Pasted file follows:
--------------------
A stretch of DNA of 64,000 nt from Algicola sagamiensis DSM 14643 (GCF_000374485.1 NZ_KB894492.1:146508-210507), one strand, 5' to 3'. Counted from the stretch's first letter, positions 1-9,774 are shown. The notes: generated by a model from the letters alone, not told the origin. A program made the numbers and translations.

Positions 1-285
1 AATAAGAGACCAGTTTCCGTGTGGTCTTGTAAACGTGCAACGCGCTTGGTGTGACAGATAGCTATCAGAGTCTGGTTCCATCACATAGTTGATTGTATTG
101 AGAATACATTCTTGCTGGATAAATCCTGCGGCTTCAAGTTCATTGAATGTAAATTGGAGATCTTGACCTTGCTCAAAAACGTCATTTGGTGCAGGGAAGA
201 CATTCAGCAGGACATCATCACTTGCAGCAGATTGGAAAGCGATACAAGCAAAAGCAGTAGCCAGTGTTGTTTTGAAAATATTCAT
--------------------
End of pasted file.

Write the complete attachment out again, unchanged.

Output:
A stretch of DNA of 64,000 nt from Algicola sagamiensis DSM 14643 (GCF_000374485.1 NZ_KB894492.1:146508-210507), one strand, 5' to 3'. Counted from the stretch's first letter, positions 1-9,774 are shown. The notes: generated by a model from the letters alone, not told the origin. A program made the numbers and translations.

Positions 1-285
1 AATAAGAGACCAGTTTCCGTGTGGTCTTGTAAACGTGCAACGCGCTTGGTGTGACAGATAGCTATCAGAGTCTGGTTCCATCACATAGTTGATTGTATTG
101 AGAATACATTCTTGCTGGATAAATCCTGCGGCTTCAAGTTCATTGAATGTAAATTGGAGATCTTGACCTTGCTCAAAAACGTCATTTGGTGCAGGGAAGA
201 CATTCAGCAGGACATCATCACTTGCAGCAGATTGGAAAGCGATACAAGCAAAAGCAGTAGCCAGTGTTGTTTTGAAAATATTCAT